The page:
Photography by Dane Coolidge NAVAJO TYPES Above: Hosteen Yazzi, Short Man, showing Pueblo influence (left) Hosteen Nez, Tall Man (right). Below: Kia ahni Nez, Tall Kia abni (left) Hosteen Tso, Big Man (right).

“Wherever they went — until the white people subdued them — the Dineh’ like the Mongols, were raiders and spoilers. The mystery of the vanished Cliff-Dwellers is a mystery no longer when we know the nature of the warriors who came among them. The Zuñis told Cushing that twenty-two different tribes had been wiped out by the Enemy People, as they called them and the walled-up doors of proud Pueblo Bonito testify mutely to the fears of its inhabitants.” (Dane Coolidge 1930)

Photograph by Dane Coolidge NAVAJOS WRESTLING, KAYENTA, 1913

Photograph from the Central Asiatic Expeditious of the American Museum of Natural History MONGOLS WRESTLING

The settlement of the Americas is widely accepted to have begun when Paleolithic hunter-gatherers entered North America from the North Asian Mammoth steppe via the Beringia land bridge, which had formed between northeastern Siberia and western Alaska due to the lowering of sea level during the Last Glacial Maximum.

In Brief. For decades archaeologists thought the first Americans were the Clovis people, who were said to have reached the New World some 13,000 years ago from northern Asia. But fresh archaeological finds have established that humans reached the Americas thousands of years before that.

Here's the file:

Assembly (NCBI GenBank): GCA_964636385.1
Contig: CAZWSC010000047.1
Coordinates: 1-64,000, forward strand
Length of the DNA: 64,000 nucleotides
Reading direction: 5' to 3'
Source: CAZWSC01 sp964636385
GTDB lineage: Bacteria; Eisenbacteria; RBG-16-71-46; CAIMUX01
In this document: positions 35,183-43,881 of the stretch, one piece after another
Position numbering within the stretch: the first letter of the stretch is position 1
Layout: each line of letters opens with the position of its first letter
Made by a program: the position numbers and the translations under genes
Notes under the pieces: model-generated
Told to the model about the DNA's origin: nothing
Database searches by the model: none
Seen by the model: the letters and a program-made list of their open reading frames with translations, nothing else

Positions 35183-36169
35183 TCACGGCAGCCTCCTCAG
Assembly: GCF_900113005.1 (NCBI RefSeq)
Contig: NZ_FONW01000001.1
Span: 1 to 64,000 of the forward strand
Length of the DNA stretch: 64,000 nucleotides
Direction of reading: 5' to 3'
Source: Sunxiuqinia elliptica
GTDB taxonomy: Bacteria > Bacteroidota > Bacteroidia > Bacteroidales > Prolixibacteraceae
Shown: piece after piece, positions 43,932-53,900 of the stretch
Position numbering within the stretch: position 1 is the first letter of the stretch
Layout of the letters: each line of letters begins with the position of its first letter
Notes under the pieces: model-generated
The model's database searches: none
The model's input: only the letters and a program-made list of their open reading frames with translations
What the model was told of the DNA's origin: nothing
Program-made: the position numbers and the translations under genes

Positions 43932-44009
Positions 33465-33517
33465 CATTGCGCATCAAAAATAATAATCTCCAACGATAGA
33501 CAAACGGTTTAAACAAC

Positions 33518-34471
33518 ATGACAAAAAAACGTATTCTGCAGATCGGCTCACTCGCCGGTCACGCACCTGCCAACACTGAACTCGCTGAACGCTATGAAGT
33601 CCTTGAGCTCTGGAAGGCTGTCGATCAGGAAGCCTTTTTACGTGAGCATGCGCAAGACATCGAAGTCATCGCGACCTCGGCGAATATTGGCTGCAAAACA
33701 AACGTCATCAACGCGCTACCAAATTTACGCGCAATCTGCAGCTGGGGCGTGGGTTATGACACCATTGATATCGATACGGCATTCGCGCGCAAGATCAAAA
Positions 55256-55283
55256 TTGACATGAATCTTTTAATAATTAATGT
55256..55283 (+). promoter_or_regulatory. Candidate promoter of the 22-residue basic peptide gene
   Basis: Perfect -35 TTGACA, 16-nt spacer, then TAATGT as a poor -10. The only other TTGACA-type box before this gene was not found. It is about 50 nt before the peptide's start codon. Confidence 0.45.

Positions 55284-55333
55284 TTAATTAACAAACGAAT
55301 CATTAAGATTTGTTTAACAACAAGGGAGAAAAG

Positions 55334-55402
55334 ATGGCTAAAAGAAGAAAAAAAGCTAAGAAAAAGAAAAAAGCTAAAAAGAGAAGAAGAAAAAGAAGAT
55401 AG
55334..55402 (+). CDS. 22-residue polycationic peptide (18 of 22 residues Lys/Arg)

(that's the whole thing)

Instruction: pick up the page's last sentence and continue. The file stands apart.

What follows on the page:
John Jacob Astor and other important fur traders

John Jacob Astor is credited as the founder of the American fur trade industry in the lower forty-eight states. The man was a real go-getter, once selling nearly half a million muskrat pelts at a New York fur auction, says the Fur Trapper. Although he never came West, according to the Oregon Encyclopedia, he did send men from his Pacific Fur Company to the mouth of the Columbia River between Oregon and Washington to establish Fort Astoria. Astor was not the only one to make history in the fur trade, however. History cites the real men who actually hunted and trapped in the mountains: James Beckwourth, Jim Bridger, Kit Carson, John Colter, Jedediah Smith, and Joseph Walker as equally important mountain men who explored various parts of the country from east to west.

Lesser known but notable mountain men in history include Hugh Glass, who survived a bear attack and was abandoned by his company before straggling for miles to safety. The Revenant, a movie starring Leonardo DiCaprio, was made about Glass's adventures in 2015. Even more obscure is "Rocky Mountain Jim" Nugent, whose gorgeous face was forever scarred by a bear attack. He survived to become one of the most colorful characters in Estes Park, Colorado. Nugent was a learned man who could recite poetry, but was such an awful drunk that he was shot by Griffith Evans and subsequently died in 1874.

Why did Native Americans originally migrate to the Americas? - History

This article first appeared in the Vegetarian Journal, September 1994, published by The Vegetarian Resource Group